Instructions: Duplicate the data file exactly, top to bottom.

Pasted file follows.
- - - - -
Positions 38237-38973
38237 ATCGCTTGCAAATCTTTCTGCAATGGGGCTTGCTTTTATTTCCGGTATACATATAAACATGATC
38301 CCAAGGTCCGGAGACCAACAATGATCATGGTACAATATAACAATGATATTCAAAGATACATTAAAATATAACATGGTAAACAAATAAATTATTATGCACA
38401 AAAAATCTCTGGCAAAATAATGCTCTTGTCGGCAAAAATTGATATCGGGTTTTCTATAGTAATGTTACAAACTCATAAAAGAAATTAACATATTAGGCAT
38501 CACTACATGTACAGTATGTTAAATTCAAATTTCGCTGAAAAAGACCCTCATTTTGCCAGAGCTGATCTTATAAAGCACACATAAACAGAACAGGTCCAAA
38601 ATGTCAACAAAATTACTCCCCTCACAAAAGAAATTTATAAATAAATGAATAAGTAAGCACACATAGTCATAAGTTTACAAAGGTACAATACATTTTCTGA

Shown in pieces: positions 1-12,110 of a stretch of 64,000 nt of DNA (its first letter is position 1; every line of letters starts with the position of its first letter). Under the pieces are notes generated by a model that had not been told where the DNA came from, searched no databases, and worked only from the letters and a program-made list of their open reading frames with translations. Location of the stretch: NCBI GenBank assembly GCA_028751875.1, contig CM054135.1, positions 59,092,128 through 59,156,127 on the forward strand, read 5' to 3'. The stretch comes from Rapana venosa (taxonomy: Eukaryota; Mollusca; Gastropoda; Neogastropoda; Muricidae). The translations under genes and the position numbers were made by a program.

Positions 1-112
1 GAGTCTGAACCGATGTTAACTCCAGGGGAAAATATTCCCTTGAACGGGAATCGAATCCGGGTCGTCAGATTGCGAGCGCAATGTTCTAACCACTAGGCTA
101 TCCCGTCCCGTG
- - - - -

Positions 38237-38973
38237 ATCGCTTGCAAATCTTTCTGCAATGGGGCTTGCTTTTATTTCCGGTATACATATAAACATGATC
38301 CCAAGGTCCGGAGACCAACAATGATCATGGTACAATATAACAATGATATTCAAAGATACATTAAAATATAACATGGTAAACAAATAAATTATTATGCACA
38401 AAAAATCTCTGGCAAAATAATGCTCTTGTCGGCAAAAATTGATATCGGGTTTTCTATAGTAATGTTACAAACTCATAAAAGAAATTAACATATTAGGCAT
38501 CACTACATGTACAGTATGTTAAATTCAAATTTCGCTGAAAAAGACCCTCATTTTGCCAGAGCTGATCTTATAAAGCACACATAAACAGAACAGGTCCAAA
38601 ATGTCAACAAAATTACTCCCCTCACAAAAGAAATTTATAAATAAATGAATAAGTAAGCACACATAGTCATAAGTTTACAAAGGTACAATACATTTTCTGA

Shown in pieces: positions 1-12,110 of a stretch of 64,000 nt of DNA (its first letter is position 1; every line of letters starts with the position of its first letter). Under the pieces are notes generated by a model that had not been told where the DNA came from, searched no databases, and worked only from the letters and a program-made list of their open reading frames with translations. Location of the stretch: NCBI GenBank assembly GCA_028751875.1, contig CM054135.1, positions 59,092,128 through 59,156,127 on the forward strand, read 5' to 3'. The stretch comes from Rapana venosa (taxonomy: Eukaryota; Mollusca; Gastropoda; Neogastropoda; Muricidae). The translations under genes and the position numbers were made by a program.

Positions 1-112
1 GAGTCTGAACCGATGTTAACTCCAGGGGAAAATATTCCCTTGAACGGGAATCGAATCCGGGTCGTCAGATTGCGAGCGCAATGTTCTAACCACTAGGCTA
101 TCCCGTCCCGTG